Yankee Jim's (No. 398 California Historical Landmark)
California Historical Landmarks Program
Historical Landmarks are sites, buildings, features, or events that are of statewide significance and have anthropological, cultural, military, political, architectural, economic, scientific or technical, religious, experimental, or other value. Historical Landmarks are eligible for registration if they meet at least one of the following criteria:
1) Is the first, last, only, or most significant of its type in the state or within a large geographic region
2) Is associated with an individual or group having a profound influence on the history of California
3) Is a prototype of, or an outstanding example of, a period, style, architectural movement or construction or is one of the more notable works or the best surviving work in a region of a pioneer architect, designer or master builder.
California’s Landmark Program began in the late 1800s with the formation of the Landmarks Club and the California Historical Landmarks League. In 1931, the program became official when legislation charged the Department of Natural Resources—and later the California State Chamber of Commerce—with registering and marking buildings of historical interest or landmarks. The Chamber of Commerce then created a committee of prestigious historians, including DeWitt Hutchings and Lawrence Hill, to evaluate potential landmark sites.
In 1948, Governor Earl Warren created the California Historical Landmarks Advisory Committee to increase the integrity and credibility of the program. Finally, this committee was changed to the California Historical Resources Commission in 1974. Information about registered landmarks numbered 770 onward is kept in the California Register of Historical Resources authoritative guide. Landmarks numbered 669 and below were registered prior to establishing specific standards, and may be added to the California Register when criteria for evaluating the properties are adopted.
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Scattered remnants of Yankee Jim’s past when it was one of the largest mining centers in Placer County during the 1850s, now lie about three miles northwest of Forest Hill. A town with as many as 5,000 people was the site of California’s first hydraulic mining operation and the rich Jenny Lind Canyon mine. A few old homes remain standing. The old cemetery still exists, now located on private property. Visitors who scan the hills can look for remnants of long forgotten fruit orchards.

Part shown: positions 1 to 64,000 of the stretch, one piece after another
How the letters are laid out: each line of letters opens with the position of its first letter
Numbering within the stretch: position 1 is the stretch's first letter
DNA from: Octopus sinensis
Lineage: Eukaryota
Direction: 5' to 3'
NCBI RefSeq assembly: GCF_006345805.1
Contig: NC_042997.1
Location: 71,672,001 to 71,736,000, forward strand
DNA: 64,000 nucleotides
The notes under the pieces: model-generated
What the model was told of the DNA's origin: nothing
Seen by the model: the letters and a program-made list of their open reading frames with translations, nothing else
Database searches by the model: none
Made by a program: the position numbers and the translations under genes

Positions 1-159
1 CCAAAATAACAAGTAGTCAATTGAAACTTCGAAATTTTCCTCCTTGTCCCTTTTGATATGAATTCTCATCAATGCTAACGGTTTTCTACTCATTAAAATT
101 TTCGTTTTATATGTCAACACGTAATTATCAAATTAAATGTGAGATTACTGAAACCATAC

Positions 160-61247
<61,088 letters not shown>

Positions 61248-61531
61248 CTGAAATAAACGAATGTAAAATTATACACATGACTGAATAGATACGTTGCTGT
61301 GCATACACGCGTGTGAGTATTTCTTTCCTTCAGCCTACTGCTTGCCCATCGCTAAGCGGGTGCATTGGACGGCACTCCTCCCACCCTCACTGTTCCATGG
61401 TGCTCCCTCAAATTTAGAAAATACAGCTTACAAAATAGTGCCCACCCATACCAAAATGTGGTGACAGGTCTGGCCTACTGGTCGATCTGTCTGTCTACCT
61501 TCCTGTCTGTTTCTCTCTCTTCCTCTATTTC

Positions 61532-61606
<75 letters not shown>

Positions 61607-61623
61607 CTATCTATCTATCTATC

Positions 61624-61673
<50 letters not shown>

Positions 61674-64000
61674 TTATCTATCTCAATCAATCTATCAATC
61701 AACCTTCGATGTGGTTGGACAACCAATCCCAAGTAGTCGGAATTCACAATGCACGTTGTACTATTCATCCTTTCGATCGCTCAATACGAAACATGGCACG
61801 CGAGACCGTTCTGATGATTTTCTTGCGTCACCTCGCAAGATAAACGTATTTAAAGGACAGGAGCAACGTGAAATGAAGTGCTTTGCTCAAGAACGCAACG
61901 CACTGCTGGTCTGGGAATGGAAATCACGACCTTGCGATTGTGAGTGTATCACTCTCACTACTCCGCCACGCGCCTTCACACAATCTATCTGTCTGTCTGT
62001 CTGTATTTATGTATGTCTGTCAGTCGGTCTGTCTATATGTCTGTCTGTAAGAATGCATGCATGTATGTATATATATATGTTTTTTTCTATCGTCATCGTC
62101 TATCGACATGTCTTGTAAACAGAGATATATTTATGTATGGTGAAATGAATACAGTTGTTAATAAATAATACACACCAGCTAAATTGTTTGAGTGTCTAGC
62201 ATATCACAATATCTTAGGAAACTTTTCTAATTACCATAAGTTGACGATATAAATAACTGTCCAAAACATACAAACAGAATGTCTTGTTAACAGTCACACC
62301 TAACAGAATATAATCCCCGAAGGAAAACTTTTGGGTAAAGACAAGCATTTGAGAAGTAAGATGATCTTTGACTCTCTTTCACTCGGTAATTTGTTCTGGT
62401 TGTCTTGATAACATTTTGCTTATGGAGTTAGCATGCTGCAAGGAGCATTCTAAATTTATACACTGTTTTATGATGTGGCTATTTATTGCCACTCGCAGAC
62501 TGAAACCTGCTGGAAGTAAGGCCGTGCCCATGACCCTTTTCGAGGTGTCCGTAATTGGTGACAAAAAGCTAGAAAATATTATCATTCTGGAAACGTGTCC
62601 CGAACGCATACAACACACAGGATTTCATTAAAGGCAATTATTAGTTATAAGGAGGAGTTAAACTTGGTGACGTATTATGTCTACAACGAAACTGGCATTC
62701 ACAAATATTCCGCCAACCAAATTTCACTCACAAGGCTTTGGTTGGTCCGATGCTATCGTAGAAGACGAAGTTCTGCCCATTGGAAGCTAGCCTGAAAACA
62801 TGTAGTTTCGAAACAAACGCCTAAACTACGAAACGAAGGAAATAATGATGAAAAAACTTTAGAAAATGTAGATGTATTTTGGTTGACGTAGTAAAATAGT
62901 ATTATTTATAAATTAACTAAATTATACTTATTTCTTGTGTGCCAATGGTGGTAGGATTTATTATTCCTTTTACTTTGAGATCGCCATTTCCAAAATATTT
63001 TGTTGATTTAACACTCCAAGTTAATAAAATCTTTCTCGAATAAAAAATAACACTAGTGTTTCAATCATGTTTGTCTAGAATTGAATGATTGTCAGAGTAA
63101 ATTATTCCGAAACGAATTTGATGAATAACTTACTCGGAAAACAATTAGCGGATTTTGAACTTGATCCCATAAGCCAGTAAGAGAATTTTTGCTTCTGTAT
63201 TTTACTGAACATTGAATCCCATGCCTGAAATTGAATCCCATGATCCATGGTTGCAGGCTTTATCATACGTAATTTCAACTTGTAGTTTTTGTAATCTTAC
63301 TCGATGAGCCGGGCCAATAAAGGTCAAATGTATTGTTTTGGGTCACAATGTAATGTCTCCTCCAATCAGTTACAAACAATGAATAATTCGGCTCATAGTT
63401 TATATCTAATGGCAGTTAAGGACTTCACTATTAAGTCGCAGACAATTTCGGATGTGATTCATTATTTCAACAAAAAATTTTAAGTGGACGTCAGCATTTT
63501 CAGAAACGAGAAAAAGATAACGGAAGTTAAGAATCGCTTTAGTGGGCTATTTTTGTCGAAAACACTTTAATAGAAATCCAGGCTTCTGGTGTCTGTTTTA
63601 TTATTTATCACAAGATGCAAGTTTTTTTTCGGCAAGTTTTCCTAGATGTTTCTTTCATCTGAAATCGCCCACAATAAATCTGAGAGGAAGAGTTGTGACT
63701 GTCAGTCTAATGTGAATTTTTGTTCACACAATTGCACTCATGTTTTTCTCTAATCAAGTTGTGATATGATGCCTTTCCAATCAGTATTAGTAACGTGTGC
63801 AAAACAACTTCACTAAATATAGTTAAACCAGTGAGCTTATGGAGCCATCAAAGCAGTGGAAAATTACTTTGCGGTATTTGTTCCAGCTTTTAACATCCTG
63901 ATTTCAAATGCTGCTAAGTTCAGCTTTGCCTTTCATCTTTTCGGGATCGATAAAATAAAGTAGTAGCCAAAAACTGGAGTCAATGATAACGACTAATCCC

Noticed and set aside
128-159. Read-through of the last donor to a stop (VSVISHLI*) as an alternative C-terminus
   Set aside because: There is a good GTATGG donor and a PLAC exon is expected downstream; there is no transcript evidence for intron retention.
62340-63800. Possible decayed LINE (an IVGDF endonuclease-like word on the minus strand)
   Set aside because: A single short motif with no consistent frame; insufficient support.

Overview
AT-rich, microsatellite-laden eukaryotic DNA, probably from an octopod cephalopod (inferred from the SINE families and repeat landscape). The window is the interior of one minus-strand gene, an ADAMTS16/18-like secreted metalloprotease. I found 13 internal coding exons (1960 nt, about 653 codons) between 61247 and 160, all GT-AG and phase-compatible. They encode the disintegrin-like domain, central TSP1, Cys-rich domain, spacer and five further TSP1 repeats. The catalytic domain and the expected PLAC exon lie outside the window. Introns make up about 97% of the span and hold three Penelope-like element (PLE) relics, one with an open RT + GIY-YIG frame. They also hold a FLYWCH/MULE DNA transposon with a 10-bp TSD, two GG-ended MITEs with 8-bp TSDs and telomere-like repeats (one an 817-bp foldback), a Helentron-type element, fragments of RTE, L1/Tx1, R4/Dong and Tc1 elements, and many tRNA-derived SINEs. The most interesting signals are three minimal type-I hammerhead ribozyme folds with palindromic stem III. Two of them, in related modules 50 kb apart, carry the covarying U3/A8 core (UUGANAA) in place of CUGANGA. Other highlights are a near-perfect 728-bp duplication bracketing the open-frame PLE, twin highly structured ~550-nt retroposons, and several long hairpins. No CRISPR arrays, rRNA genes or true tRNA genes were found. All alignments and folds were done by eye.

In 1850 a character that went by the name of “Yankee Jim,” called himself a miner and discovered gold in the place that later took his name. According to historical records, Yankee Jim was, in reality, a bandit with a special interest in stealing horses. He built a corral for his stolen horses and placed it on top of the richest mine in the vicinity. He tried to keep his find a secret to no avail. People rushed into the Forest Hill area to work the rich mines. (California Historical Landmark No. 399). After miners discovered his thievery, Yankee Jim Robinson barely escaped lynching. He left Placer County and traveled to Southern California where he was recognized and hanged for his crimes.
The town of Yankee Jim was thought to be the site of the first ditch ever cut in the state to transport water from a canon to wash the gold. Colonel McClure introduced hydraulic mining to Placer County in 1851, using the ditch already built. McClure also established the eastern county’s first orchard in 1852. The town then became recognized as a source for its high quality fruit.
Would the gold buried in Jenny Lind Canyon been found had it not been for severe winter storms of 1852 and 1853 that caused a huge landslide? The slide at the head of Jenny Lind Canyon exposed an abundance of gold. The Jenny Lind mine alone yielded $2,000 to $2,500 in gold every day. Its total output by 1880 was $1.1 million. Total output of all mines in the Forest Hill area was $10 million by 1868, when gold sold for $16 an ounce.
The prominence of the town of Yankee Jim has declined since the raucous days of the Gold Rush. Population moved to larger communities nearby. The town post office operated from 1852 until 1940. Placer County hills may have been completely decimated if the hydraulic mining operations of the day were not outlawed in 1882. Today active mines are still being worked as the memories of the wild days of the Gold Rush linger on.
The historical marker is located on the southeast corner of Colfax, Foresthill and Springs Garden Roads, 3 miles northeast of Forest Hill.
Within its borders picturesque farm land and Gold-Rush era towns dot the oak-covered foothills. Craggy peaks, forests, tumbling rivers and clear alpine lakes create the natural beauty of the High Country. Outdoor enthusiasts thrill at Placer County’s abundance of year-round recreational activities, while others marvel at the array of galleries, theater, musical and festival events. Shoppers love the large selection of boutiques, specialty shops and farmers markets.
Time Period Represented
1850s to 1860s